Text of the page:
Getting a rush job on cyberware repairs in Cairo wasn’t easy. Even the half-assed repairs Yseult eventually wound up with – most of which would have to be redone later to get her systems up to specifications – cost a bundle.
But she wasn’t giving up now – and her improvised little team wasn’t going to give up after they’d defeated the guardian and were apparently closing in on some epic secret.
By the time the groups various injuries had been treated, repairs had been made on her systems and everyone’s equipment, and a swarm of replacement drones had been ordered, Sulahafa had gotten the remaining mapping drones well into the zone the serpent-thing had been blocking access to.
A good thing he still had a fair number of surveillance-crawlers and plenty of computer power left. Working their way in that far would have taken weeks without them; the tunnels there were a maze that kept twisting away from where they wanted to go. Evidently the snake had mostly avoided the center of the circle.
Well, that made sense; if that was where something important was hidden, she wouldn’t have wanted a giant super-corrosive snake getting near it either.
It took a lot of mapping and crawling – but eventually they found themselves beneath the Sphinx – and in front of a massive set of double doors at one end of a long chamber that was choked with sand at the other end – although there was something odd about the walls just before the sand took over; they were oddly carved and started to curve out, while a series of short pillars was sticking up out of the sand just before them, spaced out regularly in an arc across the hall. The doors were sealed with a classical pharonic curse-seal – and all the drones instruments said that they did not exist. Despite the glowing magical symbols on them, they didn’t radiate any magic either. The whole area seemed dead and empty to everything except their physical eyes.
(Yseult, quizzically) “Any idea what those symbols might be? Or – for that matter – what’s up with this ‘invisible to instruments’ routine?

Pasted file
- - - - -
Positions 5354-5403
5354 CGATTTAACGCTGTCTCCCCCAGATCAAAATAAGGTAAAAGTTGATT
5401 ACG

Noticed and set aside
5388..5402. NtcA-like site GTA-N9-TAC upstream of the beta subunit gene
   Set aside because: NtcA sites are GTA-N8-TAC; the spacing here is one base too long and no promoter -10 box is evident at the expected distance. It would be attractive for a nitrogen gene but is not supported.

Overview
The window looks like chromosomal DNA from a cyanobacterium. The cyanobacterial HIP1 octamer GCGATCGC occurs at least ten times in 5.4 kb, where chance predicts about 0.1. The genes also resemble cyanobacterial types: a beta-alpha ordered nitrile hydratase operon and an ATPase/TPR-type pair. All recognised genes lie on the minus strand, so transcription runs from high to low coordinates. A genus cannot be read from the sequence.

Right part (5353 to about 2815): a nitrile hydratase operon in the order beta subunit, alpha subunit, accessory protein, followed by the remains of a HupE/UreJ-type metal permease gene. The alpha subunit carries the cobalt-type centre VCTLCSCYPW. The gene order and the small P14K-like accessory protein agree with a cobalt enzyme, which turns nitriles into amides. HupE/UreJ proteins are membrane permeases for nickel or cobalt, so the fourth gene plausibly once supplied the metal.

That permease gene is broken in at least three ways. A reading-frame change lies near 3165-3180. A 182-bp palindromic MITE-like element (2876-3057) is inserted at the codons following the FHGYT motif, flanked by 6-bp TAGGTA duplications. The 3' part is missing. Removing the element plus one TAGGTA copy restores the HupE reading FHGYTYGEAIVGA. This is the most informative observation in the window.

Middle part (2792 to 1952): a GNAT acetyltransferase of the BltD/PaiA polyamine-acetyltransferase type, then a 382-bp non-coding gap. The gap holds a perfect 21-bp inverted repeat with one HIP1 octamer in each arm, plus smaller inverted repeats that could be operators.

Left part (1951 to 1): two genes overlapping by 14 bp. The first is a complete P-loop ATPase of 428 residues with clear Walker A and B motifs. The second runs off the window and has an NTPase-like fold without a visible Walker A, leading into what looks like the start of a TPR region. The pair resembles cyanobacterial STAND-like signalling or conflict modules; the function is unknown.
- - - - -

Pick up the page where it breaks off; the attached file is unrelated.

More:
(Nassor) “Well, it’s very, VERY, old anyway – and I think it’s some sort of channeling effect. It seems to be directing energy somewhere, which may be why it doesn’t show up as a magical hot-spot against the local background. Whatever makes it appear as simple rock to divination and instruments is another matter. It’s hard to believe that whoever made this predicted modern instruments and made an illusion to fool them. Perhaps it’s the doors that are an illusion? Or perhaps they’re real, but exist mostly or entirely somewhere else?”
Yseult sighed. Asking had been a long shot, but she’d had hopes. She wasn’t about to try calling on an elder dragon or elf or someone who might actually know something about this ancient magic stuff; anyone like that would probably edge her out.
Some obscure impulse – along with growing impatience and a momentary lapse of caution – led her to lay her hand against the door (albeit carefully NOT touching one of the glowing symbols). If she could feel it, but the drones had reported nothing but a smooth wall, something was REALLY up.
It was. The ornate carvings of the door could be felt. But if the sensors in her cyberhand could pick it up… wait. She’d incorporated the limbs into her astral form, which was why they cost her “essence”. If it was an astral illusion, they’d pick it up – but no non-living system would. That fit.
Then she got an overpowering feeling of being watched, and an image leaped into her head – a massive figure, made of dark stone yet somehow alive, wearing something rather like ancient egyptian dress, bearing a variety of symbols, and carrying a massive spear with a burning head. It seemed to be regarding her with… mild surprise?
She shared that information – and her tour guide was prompt with an identification; Set, god of darkness and concealment, lord of the lands beyond egypt, master of the trackless desert, god of war and guardians.
A literal god? Or some spirit that chose to represent itself as one? Or perhaps – given the age and power of this place – a primaeval entity that a myth had gathered around, like the grain of sand at the center of a pearl?
She hesitated – for a moment it seemed almost a sacrilege to disturb a mystery that had lain hidden for three millennia – but then laid her palm against the wall. If whatever-it-was was alert enough to notice her small disturbance after so many centuries, there had to be a reason. Perhaps some sort of communication was possible if the entity wasn’t merely watching.